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Factors That Control Egress Through Type-III Exits - The Cicada View - G. A. ‘Mac’ McLean, Ph.D. Cynthia L. Corbett, M.A. Protection and Survival Research.

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Presentation on theme: "Factors That Control Egress Through Type-III Exits - The Cicada View - G. A. ‘Mac’ McLean, Ph.D. Cynthia L. Corbett, M.A. Protection and Survival Research."— Presentation transcript:

1 Factors That Control Egress Through Type-III Exits - The Cicada View - G. A. ‘Mac’ McLean, Ph.D. Cynthia L. Corbett, M.A. Protection and Survival Research Lab FAA Civil Aerospace Medical Institute

2 Clear AirSmoke Type IIIType IVType IIIType IV PPBE1.70 / / / / 0.16 No PPBE 1.40 / / / / 0.12 Time in sec = mean / std err. n = 20 per group in clear air / 80 per group in smoke CAMI 1989 Average Type-III and Type-IV Exit Crossing Times

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13 Access to Egress 2001 Study Highlights 2,544 subjects participated in 48 “naïve” evacuations  Each group completed another 3 evacuations (192 total)  192 of those “naïve” subjects opened the exit  4 independent variables  Naïve versus repeated measures data analyzed separately

14 Research Design Factors * 6” passageway is OBR configuration

15 Passageway Configuration

16  6” dual passageways with outboard seat removed  10” passageway with 14” aft seat encroachment  13” passageway with 10” aft seat encroachment  20” passageway with 5” aft seat encroachment

17 Hatch Operator Briefings

18 Hatch Effects

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22 Conclusions  Exit preparation time was influenced little by passageway configuration - except for “outside” hatch disposal at the 10” configuration - which was dependent on ergonomic constraints.  Subjects can and will comply with hatch removal and disposal instructions when they understand what is expected.  Positive review of briefing cards by hatch operators allowed them to understand the intended method of hatch operation.  The results indicate that passengers can be more effective survivors if they are properly informed about emergency procedures.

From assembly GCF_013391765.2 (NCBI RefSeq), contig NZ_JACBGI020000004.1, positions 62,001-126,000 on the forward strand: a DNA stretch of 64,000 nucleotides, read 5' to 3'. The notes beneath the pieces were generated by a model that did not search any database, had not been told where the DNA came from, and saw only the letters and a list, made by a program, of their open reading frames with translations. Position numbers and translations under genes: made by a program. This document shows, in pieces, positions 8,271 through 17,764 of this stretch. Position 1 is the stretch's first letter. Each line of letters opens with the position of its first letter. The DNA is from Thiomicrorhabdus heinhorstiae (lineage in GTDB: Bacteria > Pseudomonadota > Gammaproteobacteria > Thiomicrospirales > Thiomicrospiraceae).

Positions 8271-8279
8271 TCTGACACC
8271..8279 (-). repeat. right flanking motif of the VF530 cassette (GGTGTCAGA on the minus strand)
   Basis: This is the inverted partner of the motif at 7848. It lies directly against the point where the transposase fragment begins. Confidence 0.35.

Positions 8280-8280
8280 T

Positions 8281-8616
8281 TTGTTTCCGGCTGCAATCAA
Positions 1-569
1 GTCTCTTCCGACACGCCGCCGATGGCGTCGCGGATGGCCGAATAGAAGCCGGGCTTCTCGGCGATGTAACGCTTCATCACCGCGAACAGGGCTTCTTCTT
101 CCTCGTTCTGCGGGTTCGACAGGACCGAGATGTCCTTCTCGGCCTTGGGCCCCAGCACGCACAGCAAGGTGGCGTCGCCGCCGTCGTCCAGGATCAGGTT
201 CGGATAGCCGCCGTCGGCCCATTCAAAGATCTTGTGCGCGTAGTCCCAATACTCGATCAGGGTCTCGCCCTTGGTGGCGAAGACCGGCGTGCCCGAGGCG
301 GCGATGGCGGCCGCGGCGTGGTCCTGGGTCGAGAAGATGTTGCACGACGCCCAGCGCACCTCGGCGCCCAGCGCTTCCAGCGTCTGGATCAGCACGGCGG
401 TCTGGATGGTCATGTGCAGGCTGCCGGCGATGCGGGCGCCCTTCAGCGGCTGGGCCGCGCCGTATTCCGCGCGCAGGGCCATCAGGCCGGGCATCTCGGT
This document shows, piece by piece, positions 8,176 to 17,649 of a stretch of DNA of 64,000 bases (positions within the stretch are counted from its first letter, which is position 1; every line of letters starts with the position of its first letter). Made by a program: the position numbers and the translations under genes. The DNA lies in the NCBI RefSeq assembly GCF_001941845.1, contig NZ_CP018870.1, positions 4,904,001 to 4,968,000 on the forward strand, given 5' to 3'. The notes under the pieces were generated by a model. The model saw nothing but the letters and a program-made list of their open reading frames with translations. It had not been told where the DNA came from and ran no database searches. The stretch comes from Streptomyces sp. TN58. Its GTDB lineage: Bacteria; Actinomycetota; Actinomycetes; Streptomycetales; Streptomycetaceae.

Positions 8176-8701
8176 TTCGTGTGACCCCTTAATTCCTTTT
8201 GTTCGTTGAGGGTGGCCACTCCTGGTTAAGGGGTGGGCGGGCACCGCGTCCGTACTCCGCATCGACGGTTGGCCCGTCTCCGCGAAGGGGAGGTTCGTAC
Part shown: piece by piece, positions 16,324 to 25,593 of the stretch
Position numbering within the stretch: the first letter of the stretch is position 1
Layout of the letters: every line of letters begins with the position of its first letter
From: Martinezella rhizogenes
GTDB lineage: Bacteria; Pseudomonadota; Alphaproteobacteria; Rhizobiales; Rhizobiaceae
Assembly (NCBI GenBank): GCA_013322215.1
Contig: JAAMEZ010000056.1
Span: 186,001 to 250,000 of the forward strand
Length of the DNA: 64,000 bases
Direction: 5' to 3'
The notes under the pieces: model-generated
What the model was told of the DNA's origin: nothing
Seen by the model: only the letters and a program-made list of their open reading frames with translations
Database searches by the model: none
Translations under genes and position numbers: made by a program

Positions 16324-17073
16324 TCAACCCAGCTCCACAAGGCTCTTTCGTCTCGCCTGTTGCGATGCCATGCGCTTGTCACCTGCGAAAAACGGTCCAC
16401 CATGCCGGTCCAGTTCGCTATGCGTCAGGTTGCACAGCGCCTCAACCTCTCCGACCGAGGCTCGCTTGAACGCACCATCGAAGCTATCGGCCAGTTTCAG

23 Evacuation Effects Design Factors Effects on Individual Egress Time

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29 Hatch Obstruction

30 Conclusions  Passageway configuration effects were small and generally correlated with the human subject effects.  Hatch removal and disposal effects were small and were resistant to interactions with passageway width.  Motivation effects were small and not qualitatively different from each other; there were no interactions between motivation level and the other design factors.  Subject group density effects were small and not predictive of subject egress time.

31 Human Subject Effects on Individual Egress Time Evacuation Effects

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36 Conclusions  Human subject effects accounted for most of the variance in the subject egress time data.  Age, waist size, and gender were predictive of subject egress time, as older and larger subjects, particularly females, were found to egress more slowly.  These findings replicate and extend those from previous evacuation research employing practiced subjects.

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